How to Stop Our Civil Courts from Atrophying

“To stand by as civil courts continue to atrophy risks jeopardizing the health of our democracy, our economy, and our private law… [W]e must change our ways and work to re-invigorate our public civil courts.” Justice David M. Brown of the Ontario Court of Appeal in “Commercial Litigation in the Next 10 Years: A Call for Reform”

Currently, our courts are hemorrhaging civil cases. Instead of disputes being heard by judges, they are being heard by private arbitrators or tribunals. Oftentimes the reason for this diversion is cost. People proclaim that it is simply too slow and too costly to use our judicial system.

The atrophying of our civil courts means that our democracy pays the price. Democracy only thrives when everyone, including small businesses and individuals, have meaningful access to an independent court. This is because public dispute resolution maintains order in our society and ensures that our laws keep pace with the times. By doing so, it supports the public’s faith our governmental structure.

Tribunals are not a good enough substitute to our courts. Partly because tribunals, as creatures of statute, can be abolished at any time, including at a political whim.

In “A Call for Reform”, Justice Brown offers several strategies for stopping the reduction of our civil courts. In particular, he cites adopting a “Front-End-Assignment-of-Trial Dates” System. Trial dates would be assigned upon the close or deemed close of pleadings. And once assigned, these dates would be carved in stone. I would go one step one further. I would say these trial dates should be assigned upon the issuance of the Statement of Claim and then set in stone.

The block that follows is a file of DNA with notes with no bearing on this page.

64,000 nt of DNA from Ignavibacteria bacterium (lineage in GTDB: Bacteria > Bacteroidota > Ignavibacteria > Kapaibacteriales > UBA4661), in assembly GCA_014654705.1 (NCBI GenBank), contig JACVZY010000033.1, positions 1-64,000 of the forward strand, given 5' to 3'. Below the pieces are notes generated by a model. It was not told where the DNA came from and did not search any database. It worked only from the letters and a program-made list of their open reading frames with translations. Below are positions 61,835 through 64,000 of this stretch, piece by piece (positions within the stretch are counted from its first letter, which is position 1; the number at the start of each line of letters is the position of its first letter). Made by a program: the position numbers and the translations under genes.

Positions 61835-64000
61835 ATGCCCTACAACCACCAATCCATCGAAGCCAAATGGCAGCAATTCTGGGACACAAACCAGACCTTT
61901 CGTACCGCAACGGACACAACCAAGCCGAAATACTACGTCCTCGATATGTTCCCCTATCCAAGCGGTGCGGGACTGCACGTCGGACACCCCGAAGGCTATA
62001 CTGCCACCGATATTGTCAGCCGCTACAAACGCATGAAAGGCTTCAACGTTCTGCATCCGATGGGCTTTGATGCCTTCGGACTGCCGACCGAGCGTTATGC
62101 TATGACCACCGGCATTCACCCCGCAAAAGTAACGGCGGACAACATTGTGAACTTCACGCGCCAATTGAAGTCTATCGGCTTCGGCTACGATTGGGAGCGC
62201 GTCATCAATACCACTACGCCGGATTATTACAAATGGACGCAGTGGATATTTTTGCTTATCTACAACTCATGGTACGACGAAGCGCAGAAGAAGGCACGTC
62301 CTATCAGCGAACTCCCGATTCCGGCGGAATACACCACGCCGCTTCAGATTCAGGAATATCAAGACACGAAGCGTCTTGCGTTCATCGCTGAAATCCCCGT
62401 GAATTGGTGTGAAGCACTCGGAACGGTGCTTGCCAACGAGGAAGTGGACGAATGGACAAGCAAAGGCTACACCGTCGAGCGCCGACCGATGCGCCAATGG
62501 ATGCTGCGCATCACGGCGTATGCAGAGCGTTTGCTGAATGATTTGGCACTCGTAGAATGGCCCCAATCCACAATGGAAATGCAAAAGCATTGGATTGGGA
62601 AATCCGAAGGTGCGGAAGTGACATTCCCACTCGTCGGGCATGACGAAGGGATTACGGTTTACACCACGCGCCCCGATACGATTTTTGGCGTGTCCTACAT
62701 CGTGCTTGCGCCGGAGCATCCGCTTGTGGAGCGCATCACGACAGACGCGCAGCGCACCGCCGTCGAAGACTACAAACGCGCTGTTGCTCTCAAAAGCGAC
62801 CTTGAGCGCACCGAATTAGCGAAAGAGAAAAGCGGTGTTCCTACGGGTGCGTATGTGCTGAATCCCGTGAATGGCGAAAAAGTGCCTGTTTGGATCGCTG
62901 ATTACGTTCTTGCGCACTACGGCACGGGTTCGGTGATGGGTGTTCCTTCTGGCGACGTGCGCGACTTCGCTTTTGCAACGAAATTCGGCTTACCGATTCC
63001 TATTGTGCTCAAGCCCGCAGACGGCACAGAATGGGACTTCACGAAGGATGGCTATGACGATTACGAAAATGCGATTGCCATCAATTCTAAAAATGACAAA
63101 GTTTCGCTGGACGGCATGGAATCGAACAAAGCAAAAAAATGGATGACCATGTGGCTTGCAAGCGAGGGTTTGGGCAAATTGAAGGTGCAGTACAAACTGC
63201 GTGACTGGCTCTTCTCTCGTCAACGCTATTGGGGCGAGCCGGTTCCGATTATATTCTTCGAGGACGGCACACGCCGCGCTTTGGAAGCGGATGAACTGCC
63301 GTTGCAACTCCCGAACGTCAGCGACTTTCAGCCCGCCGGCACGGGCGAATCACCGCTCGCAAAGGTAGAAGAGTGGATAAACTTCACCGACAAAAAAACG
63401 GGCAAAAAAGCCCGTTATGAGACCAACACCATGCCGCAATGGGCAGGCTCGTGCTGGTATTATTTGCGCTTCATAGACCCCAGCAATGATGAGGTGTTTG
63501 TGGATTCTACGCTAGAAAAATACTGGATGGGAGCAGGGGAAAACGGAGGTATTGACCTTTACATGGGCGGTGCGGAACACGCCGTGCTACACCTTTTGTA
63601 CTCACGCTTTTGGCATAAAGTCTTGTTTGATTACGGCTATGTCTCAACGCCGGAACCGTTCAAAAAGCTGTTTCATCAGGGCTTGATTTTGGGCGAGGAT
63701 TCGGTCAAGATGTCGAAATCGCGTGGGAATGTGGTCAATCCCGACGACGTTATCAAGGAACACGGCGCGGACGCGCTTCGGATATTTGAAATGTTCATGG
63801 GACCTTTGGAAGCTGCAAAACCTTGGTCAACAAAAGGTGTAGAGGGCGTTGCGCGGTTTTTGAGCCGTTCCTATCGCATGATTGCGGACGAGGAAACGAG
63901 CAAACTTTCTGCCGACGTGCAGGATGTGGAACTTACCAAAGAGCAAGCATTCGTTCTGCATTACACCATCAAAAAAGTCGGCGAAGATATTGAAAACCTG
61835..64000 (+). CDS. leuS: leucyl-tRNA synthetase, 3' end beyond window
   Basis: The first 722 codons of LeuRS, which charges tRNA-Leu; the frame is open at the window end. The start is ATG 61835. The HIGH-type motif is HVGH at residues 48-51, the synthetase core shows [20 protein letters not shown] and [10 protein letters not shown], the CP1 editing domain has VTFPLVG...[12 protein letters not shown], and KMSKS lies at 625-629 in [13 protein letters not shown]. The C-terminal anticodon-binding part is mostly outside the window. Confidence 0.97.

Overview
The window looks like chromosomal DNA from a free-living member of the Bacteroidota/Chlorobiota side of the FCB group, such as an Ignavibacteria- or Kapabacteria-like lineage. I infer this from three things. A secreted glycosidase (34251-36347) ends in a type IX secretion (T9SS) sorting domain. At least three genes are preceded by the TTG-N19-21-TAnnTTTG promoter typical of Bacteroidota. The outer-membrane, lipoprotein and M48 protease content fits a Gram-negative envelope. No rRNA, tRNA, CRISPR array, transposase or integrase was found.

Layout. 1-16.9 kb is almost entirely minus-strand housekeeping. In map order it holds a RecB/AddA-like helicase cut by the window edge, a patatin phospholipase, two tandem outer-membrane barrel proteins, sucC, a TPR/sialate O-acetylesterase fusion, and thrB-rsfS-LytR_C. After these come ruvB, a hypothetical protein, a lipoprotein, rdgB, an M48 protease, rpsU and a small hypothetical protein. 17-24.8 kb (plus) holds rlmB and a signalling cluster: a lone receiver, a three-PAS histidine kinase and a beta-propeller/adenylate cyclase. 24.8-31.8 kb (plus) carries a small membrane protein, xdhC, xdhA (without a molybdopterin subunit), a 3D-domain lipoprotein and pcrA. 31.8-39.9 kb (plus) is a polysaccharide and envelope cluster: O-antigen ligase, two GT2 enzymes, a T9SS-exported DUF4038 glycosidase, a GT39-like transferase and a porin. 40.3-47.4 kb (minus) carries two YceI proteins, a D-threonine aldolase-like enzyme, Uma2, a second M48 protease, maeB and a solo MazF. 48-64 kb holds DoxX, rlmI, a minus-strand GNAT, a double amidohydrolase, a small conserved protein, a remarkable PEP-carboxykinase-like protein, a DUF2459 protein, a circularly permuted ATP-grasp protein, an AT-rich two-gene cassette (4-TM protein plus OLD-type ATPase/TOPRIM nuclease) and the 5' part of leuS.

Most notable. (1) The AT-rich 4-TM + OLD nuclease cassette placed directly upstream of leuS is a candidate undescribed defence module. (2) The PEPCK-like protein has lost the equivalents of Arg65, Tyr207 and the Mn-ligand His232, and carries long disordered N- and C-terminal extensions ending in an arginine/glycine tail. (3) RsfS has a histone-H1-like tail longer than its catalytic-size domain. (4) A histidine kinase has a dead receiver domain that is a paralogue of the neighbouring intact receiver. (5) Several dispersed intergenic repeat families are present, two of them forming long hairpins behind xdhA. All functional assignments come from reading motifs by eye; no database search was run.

Forcing people to adhere to a strict timeline incentivizes lawyers to work quickly and not let their cases languish. To incentivize lawyers, Justice Brown recommends that parties be mandated to disclose the documents that they intend to rely upon at trial when they file their claim or defence. By forcing lawyers to think about the trial, we can begin to chip away at the culture that sees the skilled civil barrister as the “motions specialist, [rather than] the final hearing expert”.

To change the order of production and to assign court dates at the beginning of a lawsuit, we need to adopt technology in our courtrooms. “[L]et the light shine in, dispel the ghosts of the past, and have the Bench, Bar and provincial government move ahead to modernise our court technology systems.” Hopefully in doing so, we will move our culture from one that praises the motion specialist over the civil trial lawyer.

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